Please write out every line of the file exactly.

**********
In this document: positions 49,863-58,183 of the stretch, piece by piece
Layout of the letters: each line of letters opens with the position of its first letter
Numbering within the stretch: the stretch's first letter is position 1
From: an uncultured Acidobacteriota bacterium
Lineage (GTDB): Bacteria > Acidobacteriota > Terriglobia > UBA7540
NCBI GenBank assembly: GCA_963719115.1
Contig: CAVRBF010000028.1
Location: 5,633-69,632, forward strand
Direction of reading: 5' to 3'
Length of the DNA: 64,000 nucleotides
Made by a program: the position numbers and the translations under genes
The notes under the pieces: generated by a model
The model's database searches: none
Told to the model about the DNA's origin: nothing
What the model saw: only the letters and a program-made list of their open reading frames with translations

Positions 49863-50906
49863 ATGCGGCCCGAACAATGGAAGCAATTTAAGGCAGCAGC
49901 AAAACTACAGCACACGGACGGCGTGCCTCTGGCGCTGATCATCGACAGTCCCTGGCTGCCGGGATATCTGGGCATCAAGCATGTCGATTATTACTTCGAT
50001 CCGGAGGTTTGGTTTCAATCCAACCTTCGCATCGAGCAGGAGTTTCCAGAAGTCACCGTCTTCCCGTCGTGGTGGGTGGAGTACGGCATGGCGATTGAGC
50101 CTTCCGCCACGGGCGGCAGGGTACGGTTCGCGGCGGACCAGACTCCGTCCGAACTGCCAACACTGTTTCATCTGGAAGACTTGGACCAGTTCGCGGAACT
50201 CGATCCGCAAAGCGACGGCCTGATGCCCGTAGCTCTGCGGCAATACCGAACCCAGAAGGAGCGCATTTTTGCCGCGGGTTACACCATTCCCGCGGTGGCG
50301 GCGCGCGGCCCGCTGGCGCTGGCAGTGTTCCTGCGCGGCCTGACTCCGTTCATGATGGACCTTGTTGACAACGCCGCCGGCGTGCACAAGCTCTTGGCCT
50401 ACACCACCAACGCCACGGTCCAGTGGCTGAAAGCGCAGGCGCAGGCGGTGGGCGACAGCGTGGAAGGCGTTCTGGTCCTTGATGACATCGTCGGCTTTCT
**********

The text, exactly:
In this document: positions 49,863-58,183 of the stretch, piece by piece
Layout of the letters: each line of letters opens with the position of its first letter
Numbering within the stretch: the stretch's first letter is position 1
From: an uncultured Acidobacteriota bacterium
Lineage (GTDB): Bacteria > Acidobacteriota > Terriglobia > UBA7540
NCBI GenBank assembly: GCA_963719115.1
Contig: CAVRBF010000028.1
Location: 5,633-69,632, forward strand
Direction of reading: 5' to 3'
Length of the DNA: 64,000 nucleotides
Made by a program: the position numbers and the translations under genes
The notes under the pieces: generated by a model
The model's database searches: none
Told to the model about the DNA's origin: nothing
What the model saw: only the letters and a program-made list of their open reading frames with translations

Positions 49863-50906
49863 ATGCGGCCCGAACAATGGAAGCAATTTAAGGCAGCAGC
49901 AAAACTACAGCACACGGACGGCGTGCCTCTGGCGCTGATCATCGACAGTCCCTGGCTGCCGGGATATCTGGGCATCAAGCATGTCGATTATTACTTCGAT
50001 CCGGAGGTTTGGTTTCAATCCAACCTTCGCATCGAGCAGGAGTTTCCAGAAGTCACCGTCTTCCCGTCGTGGTGGGTGGAGTACGGCATGGCGATTGAGC
50101 CTTCCGCCACGGGCGGCAGGGTACGGTTCGCGGCGGACCAGACTCCGTCCGAACTGCCAACACTGTTTCATCTGGAAGACTTGGACCAGTTCGCGGAACT
50201 CGATCCGCAAAGCGACGGCCTGATGCCCGTAGCTCTGCGGCAATACCGAACCCAGAAGGAGCGCATTTTTGCCGCGGGTTACACCATTCCCGCGGTGGCG
50301 GCGCGCGGCCCGCTGGCGCTGGCAGTGTTCCTGCGCGGCCTGACTCCGTTCATGATGGACCTTGTTGACAACGCCGCCGGCGTGCACAAGCTCTTGGCCT
50401 ACACCACCAACGCCACGGTCCAGTGGCTGAAAGCGCAGGCGCAGGCGGTGGGCGACAGCGTGGAAGGCGTTCTGGTCCTTGATGACATCGTCGGCTTTCT